Florida airport deploys wide-area Wi-Fi network
Systems integrator TEACO has installed a wide-area Wi-Fi network developed by BelAir Networks at Southwest Florida International Airport in Fort Myers, Fla.
The network initially will provide Wi-Fi service throughout the airport’s two existing terminals. Future expansion plans call for an extension of the network to a new terminal currently under construction, as well as the surrounding outdoor space, runway space and support buildings.
Travelers represent the initial target market, but airlines, airport tenants, the airport’s fire department and airport security also are expected to use the service.
Raceway deploys wireless broadband network
Racing Radios, which specializes in designing and installing wireless communications networks at automobile racetracks, recently deployed a wireless broadband network at the Atlanta Motor Speedway using equipment from Motorola and Tropos Networks.
Racing Radios deployed a 900 MHz Motorola Canopy point-to-point wireless link from its off-track facility, where wired bandwidth was available, to the top of the grandstands. The connection was used to supply Tropos’ network, which redistributed the bandwidth to create a Wi-Fi mesh around the entire raceway. Users can roam freely throughout the facility while remaining connected to the Internet at broadband speeds, according to Racing Radios.
The network was tested for the first time during a NASCAR race on Oct. 31. Based on the results, Racing Radios intends to supply broadband services to racing teams, media, vendors and RV facilities, the company said.
Transit police deploys mobile database application
The N.J. Transit Police has deployed BIO-Key’s PacketCluster Patrol software application on laptop computers and on the company’s PocketBlue hand-held devices, according to BIO-Key.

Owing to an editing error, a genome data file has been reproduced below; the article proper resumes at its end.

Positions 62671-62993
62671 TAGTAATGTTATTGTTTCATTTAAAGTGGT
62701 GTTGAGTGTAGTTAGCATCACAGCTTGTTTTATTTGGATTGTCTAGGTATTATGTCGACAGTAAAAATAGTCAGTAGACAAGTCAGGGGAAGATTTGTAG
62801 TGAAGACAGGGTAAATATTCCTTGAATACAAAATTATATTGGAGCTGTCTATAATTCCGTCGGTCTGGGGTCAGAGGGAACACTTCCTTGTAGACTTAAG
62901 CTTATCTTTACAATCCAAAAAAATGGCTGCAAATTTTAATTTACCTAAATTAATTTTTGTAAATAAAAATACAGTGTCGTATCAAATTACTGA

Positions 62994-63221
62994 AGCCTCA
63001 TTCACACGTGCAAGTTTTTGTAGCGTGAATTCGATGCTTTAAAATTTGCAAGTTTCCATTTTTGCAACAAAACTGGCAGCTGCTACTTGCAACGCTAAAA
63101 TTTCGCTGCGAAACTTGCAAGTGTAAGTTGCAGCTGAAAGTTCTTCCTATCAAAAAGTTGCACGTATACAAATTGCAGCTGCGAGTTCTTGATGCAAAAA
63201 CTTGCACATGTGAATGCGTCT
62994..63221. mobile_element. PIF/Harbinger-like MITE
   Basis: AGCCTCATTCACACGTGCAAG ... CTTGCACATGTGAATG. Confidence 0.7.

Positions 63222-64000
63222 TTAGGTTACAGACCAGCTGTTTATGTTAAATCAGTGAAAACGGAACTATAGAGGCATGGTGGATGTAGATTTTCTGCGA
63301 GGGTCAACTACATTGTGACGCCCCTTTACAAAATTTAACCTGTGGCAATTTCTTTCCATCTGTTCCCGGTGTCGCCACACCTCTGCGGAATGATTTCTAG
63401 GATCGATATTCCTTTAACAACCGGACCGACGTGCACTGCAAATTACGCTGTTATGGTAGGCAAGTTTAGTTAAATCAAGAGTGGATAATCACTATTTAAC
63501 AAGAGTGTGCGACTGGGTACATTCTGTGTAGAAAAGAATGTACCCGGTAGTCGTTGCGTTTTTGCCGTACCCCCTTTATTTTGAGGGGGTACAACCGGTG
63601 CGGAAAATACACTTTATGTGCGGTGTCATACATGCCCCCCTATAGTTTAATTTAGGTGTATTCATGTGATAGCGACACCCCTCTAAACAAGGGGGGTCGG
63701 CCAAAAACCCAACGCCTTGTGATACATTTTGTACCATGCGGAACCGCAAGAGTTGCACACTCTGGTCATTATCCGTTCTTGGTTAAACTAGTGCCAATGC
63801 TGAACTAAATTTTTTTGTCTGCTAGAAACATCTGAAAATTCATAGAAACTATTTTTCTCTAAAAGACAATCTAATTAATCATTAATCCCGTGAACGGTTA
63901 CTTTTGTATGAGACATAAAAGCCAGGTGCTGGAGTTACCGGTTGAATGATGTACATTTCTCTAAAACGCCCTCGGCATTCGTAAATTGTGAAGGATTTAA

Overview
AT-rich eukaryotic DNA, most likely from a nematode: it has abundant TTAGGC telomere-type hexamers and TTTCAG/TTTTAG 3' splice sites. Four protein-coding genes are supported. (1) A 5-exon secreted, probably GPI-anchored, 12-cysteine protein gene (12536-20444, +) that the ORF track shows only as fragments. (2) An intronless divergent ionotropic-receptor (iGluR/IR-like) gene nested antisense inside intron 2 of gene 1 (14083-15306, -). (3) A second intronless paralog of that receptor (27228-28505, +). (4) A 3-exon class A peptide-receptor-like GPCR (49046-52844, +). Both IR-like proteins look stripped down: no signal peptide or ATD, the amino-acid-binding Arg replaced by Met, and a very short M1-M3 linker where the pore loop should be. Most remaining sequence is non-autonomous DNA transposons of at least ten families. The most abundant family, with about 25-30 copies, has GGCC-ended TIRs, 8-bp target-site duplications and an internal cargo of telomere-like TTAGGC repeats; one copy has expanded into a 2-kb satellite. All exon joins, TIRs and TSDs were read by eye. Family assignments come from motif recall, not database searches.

The PacketCluster Patrol application enables wireless access to National Crime Information Center databases as well as state databases to run queries of individuals, motor vehicles and firearm registrations, the company said. The application also will transmit an alert to logged-on officers when a “hit” occurs, such as an arrest warrant for an individual or when a vehicle has been reported stolen.
Vanu wins Army contract for software radio
The U.S. Army Communications-Electronics Command Research, Development and Engineering Center (CERDEC) has awarded Vanu a contract to build and deliver a prototype mobile GSM cellular communications system for secure, rapid, field deployable applications, the company said. It is Vanu’s second CERDEC contract.
The company currently is demonstrating a first-generation system that uses encrypted GSM handsets, supported by a vehicle-mounted Vanu-developed software radio base station to provide communications between dismounted soldiers. The system also employs a Globalstar satellite link to enable communications back to a remote tactical operations center.
The newest contract will enable Vanu to further develop and enhance its offering by modifying the current base station system to enable encryption and meet the mobility requirements of soldiers, the company said.
Chicago Fire Department field-tests hand-helds
The Chicago Fire Department currently is field-testing hand-held mobile computers that are capable of providing incident commanders with layouts and floor plans of buildings and hazardous materials sites while in route to a scene, the Chicago Sun-Times reported. The paper said the hand-helds are valued at $1800 but did not identify the vendor.
A Chicago Firefighters Union official said such information “probably would have made a difference” in the October 2003 high-rise fire in the city’s downtown Loop business district in which six people died, according to the Sun-Times. The victims were found 90 minutes after firefighters arrived on the scene, partly because of confusion concerning the number of stairwells that were in the building and where the victims were located, the paper reported.